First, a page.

What Is Outrun?

Made by jdortiz

A remix of the Outrun aesthetic style, boiled down to it's cinematic core elements.

Created: October 11th, 2016

What Is Outrun? (HD) (Carpenter Brut - Turbokiller)
J Ortiz - https://www.youtube.com/watch?v=hXZUUtRs_8s


The intention behind this piece was to share a short smorgasboard of the outrun aesthetic, down to the retro synthwave music, 80's camp, cars, martial arts and lo-fi ultraviolence, and neon / red-blue color theming.



My work specifically showcases the work of the artists of the aesthetic itself: Carpenter Brut, Perturbator, Lazerhawk, Miami Nights, etc. are all thematically represented, as the visuals come from various classic (and a couple modern that are influential) action movies, music videos, trailers, fan videos, games and cartoons. A full list of resourced work can be found here: https://www.youtube.com/playlist?list=PLEhl853NgDp31rMLiwHclsVXgQnoFOB48 



Outrun is expansive, that much became apparent as I searched for good reference material. The first task at hand was to compile a massive list of potential source images/videos. From there, I boiled down the genre's tropes to its essentials, which I determined to be:

1. The 80s - The visual motifs that lend Outrun it's charm: retro, cartoony violence and special effects, arcade machines, cars that look like hot wheels and the idea that nothing is more serious consequence-wise than a Saturday Morning cartoon.

2. The Damsel - The person, object, or scenario that the protagonist is attempting to protect, rescue, or woo. Note: The damsel is not necessarily a person, or even female, but represents something beyond the protagonist that has value worth risking your life over.

3. The Danger - The force that threatens ultraviolence upon the damsel or the protagonist. Sometimes, the protagonist IS the Danger.

4. Retro Ultraviolence - Outrun, in contrast to the larger encompassing genre "Retrowave" has an intrinsic link with wanton ultraviolence, as it is the manifestation of the violence seen on cartoons, video games, and movies, contextualized in Outrun's version of reality. A distinguishing feature of Outrun's ultraviolence is that it focuses on a macabre, over-the-top sense of spectacle in its violence, and style in its action.

5. Catharsis - The period of somber, almost sobering silence following the ultraviolence, used to contrast the mood of the ridiculous violence showcased prior. "Catharsis" is where the realities of the violence that occurred become "real," or where the audience is returned to normalcy.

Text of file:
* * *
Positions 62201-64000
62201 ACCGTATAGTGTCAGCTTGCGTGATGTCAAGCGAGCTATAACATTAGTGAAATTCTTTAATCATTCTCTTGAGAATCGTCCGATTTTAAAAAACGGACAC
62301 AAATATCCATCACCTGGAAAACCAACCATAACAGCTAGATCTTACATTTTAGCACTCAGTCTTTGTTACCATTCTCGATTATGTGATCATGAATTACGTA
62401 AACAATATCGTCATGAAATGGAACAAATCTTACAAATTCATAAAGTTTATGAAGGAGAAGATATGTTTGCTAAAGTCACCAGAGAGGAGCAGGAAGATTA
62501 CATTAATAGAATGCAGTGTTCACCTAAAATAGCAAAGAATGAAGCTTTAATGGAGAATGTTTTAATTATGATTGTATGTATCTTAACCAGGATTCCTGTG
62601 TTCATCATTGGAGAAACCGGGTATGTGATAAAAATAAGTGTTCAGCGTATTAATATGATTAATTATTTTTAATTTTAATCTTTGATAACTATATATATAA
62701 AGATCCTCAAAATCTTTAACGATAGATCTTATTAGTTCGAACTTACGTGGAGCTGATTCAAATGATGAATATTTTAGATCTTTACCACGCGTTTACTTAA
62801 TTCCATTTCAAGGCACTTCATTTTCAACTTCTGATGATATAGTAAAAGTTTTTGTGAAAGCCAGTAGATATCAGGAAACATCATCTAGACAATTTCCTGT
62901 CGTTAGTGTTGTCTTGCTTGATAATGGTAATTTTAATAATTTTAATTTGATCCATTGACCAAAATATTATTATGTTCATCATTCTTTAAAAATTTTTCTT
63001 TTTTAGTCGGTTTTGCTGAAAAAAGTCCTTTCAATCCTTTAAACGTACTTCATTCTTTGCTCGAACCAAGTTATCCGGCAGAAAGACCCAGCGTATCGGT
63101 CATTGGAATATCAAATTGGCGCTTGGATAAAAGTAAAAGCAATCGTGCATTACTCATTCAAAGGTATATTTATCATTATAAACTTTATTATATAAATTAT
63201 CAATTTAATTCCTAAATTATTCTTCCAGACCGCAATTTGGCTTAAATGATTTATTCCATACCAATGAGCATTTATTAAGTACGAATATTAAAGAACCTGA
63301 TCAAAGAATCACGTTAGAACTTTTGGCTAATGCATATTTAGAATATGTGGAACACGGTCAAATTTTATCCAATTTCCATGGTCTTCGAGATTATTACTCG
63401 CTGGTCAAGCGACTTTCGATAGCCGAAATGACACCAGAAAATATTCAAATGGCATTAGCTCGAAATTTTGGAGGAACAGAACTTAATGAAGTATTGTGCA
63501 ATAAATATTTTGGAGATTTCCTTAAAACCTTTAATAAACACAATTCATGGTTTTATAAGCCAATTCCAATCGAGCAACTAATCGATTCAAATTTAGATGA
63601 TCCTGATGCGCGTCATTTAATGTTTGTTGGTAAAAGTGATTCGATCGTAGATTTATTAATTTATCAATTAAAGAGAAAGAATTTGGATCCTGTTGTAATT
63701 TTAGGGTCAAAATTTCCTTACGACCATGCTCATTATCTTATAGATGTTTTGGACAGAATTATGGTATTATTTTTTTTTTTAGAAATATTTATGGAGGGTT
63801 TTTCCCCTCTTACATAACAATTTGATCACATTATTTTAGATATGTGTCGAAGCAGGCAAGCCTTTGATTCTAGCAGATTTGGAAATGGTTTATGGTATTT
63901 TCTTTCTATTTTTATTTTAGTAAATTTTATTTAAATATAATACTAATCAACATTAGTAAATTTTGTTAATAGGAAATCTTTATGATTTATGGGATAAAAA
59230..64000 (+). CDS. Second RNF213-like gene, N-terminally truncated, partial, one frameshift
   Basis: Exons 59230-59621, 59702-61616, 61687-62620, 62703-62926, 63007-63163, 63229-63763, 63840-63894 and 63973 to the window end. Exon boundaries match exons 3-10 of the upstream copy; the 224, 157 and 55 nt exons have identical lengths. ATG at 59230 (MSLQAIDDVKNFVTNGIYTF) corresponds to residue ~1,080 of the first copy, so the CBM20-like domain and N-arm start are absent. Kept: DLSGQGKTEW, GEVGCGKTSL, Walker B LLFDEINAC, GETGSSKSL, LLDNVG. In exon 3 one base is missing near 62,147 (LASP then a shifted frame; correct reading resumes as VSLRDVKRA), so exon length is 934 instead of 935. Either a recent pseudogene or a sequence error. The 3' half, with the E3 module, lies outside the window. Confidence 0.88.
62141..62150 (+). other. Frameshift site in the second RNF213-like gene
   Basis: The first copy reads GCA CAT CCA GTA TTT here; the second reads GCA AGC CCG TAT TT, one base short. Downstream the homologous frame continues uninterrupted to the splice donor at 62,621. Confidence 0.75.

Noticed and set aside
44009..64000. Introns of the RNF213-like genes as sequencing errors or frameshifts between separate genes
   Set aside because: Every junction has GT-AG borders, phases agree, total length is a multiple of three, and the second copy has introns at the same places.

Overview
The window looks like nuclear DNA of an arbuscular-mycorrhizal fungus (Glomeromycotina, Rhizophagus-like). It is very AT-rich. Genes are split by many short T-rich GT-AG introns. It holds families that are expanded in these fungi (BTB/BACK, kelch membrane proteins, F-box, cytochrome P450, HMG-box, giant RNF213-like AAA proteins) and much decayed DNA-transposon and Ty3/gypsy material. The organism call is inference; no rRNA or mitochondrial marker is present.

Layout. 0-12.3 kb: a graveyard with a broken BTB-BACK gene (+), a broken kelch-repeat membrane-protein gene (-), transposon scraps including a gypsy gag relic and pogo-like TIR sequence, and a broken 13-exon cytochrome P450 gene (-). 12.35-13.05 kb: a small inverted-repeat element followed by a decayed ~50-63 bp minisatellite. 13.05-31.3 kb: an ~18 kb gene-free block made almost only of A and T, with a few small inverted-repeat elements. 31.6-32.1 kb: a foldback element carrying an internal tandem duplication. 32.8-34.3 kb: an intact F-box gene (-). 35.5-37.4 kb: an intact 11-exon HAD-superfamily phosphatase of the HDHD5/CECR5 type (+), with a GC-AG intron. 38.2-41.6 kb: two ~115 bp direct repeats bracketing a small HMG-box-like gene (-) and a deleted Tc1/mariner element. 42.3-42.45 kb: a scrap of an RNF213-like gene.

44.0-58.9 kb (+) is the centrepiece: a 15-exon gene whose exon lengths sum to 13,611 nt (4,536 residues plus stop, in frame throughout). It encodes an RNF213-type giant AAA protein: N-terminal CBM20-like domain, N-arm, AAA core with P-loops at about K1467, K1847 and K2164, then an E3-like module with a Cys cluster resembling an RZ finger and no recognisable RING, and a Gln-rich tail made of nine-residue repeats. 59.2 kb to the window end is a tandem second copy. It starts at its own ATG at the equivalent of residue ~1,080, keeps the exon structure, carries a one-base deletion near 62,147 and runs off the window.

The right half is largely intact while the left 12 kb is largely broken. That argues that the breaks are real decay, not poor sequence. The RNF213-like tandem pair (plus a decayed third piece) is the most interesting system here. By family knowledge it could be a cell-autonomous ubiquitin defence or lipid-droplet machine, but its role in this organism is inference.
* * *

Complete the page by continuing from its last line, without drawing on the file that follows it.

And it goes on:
Adobe Premiere was both the success and the major opposing force in creating this piece, in that it forced me to literally disassemble my project to figure out why it wasn't performing adequately on my desktop. This work is a work of mostly research and steady timing, as the high-intensity nature of the genre and it's reference material don't translate well to smooth video transition effects, so most of the nuance is handled in timing: timing moments of action to moments in the background track, adding titles (and cutting off titles) and coloring elements into a more neon, high contrast style.



The critic inside me thinks this will personally never be a complete work. The problem is: Outrun is a vast genre, and music wise there isn't much room to briefly touch on things like how Outrun is represented in popular culture, other small optional themes, and things that take influence directly from Outrun in popular media.



1. Premiere is so hardware intensive that it basically requires you fresh start any non-ultra specced PC to avoid issues with allocating memory to it. Not cool.

2. I would not revisit this until I had the skills to remix and make some of this music myself, as aligning clips to existing songs only allows for a very specific mood to be explored.



All sources were directly found from Youtube and are available to peruse on this playlist I assembled: https://www.youtube.com/playlist?list=PLEhl853NgDp31rMLiwHclsVXgQnoFOB48

The background track in the project is Carpenter Brut's Turbokiller, which is an amazing music video in and of itself: https://www.youtube.com/watch?v=er416Ad3R1g

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62-150 Intro to Media Synthesis and Analysis

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New creative industries are empowering new modes of collaborative consumption, creation and reuse of media. This often relies on successful collaborations between cross-trained artists, designers a...more


A remix of the Outrun aesthetic style, boiled down to it's cinematic core elements.